The fabric suggestions recommend not using stripes or plaids, presumably because matching them might be a more complicated proposition for cutting on the crosswise grain. I don't know. I do know that, as far as a a casual summer dress goes, my concern about fabric matching is minimal, and gingham = spring (even if the weather hasn't caught up with that yet) so gingham it was.
I picked up some poly gingham from my local fabric store for £4.99 a metre, which is cheap enough and while the quality isn't perfect, it's grand and it washed nicely. My only irritation was that I couldn't get it to press into crisp folds, but the upside of that is minimal wrinkling! So that's a win, really. Construction-wise, the Lonsdale comes together really nicely. This would be such a fun and satisfying project for a beginner because Tasia's instructions are so clear and the techniques are very intuitive. I particularly like her method of finishing the waistband inside the bodice and I have gone on to use it in other projects, most recently my Colette Hazel dress.
Inside my Lonsdale
The only alteration I made to the pattern was to shorten the straps and to sew them down at the back. This is purely for practicality because I love the bow detail on the pattern and on my first Lonsdale, because it's so pretty. However, it does make getting dressed a two-man job. You need someone to tie the bow. I mean, it's physically possible to tie it yourself, but if you do that it looks like you tied it yourself. Also, it's killer on the arms. Trust me, I've done it. I'm a fussy so and so too, so every time I've worn it poor old Nic has had to retie it two or three times (at the very least) before it met my approval. In addition, in our climate being able to wear a cardigan is pretty important. I'd sew the bow again, but this time I decided to give it a swerve:
Stitched-down straps, and the top of my hand-picked zipper
I'm going to stop teasing you now and show the whole dress. I sewed this up on the rainy Saturday of the Easter weekend but it was just too cold to wear it straightaway. The sun peeped its head out for a few hours on Sunday past so I grabbed the opportunity to wear it and ran with it:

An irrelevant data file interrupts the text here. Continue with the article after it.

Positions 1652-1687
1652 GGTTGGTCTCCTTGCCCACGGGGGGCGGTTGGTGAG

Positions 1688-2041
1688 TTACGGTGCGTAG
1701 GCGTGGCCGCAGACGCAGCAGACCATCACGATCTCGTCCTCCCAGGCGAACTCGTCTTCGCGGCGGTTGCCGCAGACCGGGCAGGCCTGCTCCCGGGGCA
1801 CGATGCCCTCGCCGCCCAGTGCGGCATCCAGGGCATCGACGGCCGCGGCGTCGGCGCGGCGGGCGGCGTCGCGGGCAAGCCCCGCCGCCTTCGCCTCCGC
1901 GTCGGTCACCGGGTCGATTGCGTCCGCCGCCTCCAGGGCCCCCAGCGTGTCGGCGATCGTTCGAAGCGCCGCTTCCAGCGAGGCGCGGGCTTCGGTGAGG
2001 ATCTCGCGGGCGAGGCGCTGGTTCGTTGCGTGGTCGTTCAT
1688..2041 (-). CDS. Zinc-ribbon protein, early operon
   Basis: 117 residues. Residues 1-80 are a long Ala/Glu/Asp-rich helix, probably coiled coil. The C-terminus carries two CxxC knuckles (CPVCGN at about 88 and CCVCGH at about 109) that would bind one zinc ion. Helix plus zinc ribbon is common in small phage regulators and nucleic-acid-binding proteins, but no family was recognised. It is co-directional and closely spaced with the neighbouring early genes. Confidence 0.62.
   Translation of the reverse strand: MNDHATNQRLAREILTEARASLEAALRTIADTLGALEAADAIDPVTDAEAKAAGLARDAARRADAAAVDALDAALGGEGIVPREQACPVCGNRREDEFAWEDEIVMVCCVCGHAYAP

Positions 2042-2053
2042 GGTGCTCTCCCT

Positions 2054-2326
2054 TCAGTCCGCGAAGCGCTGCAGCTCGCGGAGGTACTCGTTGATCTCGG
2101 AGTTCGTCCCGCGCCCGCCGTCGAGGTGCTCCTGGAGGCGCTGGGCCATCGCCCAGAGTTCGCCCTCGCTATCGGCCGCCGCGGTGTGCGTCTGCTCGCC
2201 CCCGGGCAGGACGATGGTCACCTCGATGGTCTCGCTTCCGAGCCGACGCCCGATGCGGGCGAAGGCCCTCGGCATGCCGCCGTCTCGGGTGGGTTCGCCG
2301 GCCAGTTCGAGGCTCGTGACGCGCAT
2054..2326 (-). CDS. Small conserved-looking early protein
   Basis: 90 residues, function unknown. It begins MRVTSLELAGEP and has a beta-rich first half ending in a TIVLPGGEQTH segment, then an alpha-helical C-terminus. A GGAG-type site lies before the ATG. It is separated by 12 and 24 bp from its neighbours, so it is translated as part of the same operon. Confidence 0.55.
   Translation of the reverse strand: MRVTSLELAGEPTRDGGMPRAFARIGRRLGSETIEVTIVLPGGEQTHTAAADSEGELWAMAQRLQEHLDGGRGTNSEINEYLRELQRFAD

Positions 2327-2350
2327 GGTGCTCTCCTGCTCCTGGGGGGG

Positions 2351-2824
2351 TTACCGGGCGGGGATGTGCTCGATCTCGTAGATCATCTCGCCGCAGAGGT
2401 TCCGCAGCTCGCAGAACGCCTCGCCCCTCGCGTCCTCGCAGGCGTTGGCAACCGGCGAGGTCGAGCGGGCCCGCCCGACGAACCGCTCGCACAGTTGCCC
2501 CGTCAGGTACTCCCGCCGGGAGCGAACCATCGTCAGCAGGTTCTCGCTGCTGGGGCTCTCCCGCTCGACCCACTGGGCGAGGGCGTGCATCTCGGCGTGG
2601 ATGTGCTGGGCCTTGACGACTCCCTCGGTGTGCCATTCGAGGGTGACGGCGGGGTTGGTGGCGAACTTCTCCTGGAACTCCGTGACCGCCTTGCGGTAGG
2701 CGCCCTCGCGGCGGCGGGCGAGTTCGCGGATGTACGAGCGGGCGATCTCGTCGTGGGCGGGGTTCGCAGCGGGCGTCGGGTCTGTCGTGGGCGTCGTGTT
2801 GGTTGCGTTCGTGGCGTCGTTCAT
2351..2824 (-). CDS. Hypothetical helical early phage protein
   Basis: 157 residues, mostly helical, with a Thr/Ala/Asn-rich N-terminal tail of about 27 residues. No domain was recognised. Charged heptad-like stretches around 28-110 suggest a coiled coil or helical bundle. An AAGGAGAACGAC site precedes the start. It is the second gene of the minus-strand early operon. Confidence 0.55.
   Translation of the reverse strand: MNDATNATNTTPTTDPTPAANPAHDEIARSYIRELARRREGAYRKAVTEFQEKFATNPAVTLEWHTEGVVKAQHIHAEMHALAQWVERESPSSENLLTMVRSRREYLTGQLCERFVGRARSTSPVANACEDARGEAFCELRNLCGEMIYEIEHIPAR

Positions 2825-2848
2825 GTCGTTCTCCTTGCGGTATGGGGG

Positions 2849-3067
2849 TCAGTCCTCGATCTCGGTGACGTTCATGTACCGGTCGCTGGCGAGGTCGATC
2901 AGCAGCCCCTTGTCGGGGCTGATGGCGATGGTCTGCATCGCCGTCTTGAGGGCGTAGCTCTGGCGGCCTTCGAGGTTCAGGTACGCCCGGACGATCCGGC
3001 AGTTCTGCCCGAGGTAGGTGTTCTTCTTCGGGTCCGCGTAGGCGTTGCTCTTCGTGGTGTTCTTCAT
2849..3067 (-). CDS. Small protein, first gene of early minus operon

Now, as I said above, I didn't bother to try to match the gingham up, so it doesn't match. I think it looks good all the same, though, so I don't care. The only thing that bothers me ever so slightly about this version is that the gingham behaved differently enough to the cotton I worked with last time that the bodice fits slightly differently, hence the wrinkle between my bust and my waist. That being said, some ease in that area is no bad thing and it came in very handy after the enormous dinner I had on Sunday night with Nic, Lysy and The Scientist. So, there's that.
I did take some photos of how the dress looks with a cardigan but the wind was messing with my hair, so my derp face is too distracting in them. You'll just have to imagine it. So here's a picture of the back view instead:
As the bodice is self lined, this dress has only a few seams that need to be finished. I opted to finish them in my favourite way, by turning and stitching them:
here, if you like.
I sewed this up in one rainy Saturday afternoon. No messing around, no stress. This is another happy dress. I see Tasia has a few new patterns in the pipeline, I'm really looking forward to seeing what she comes up with next.
One last photo and then I'm off. I need to be drinking a wee glass of wine and watching some Made in Chelsea. This long-ass-week is taking it out of me, but lookit how happy and gingham-y I was on Sunday:
Oh yeah, like you wouldn't do the same damn thing?!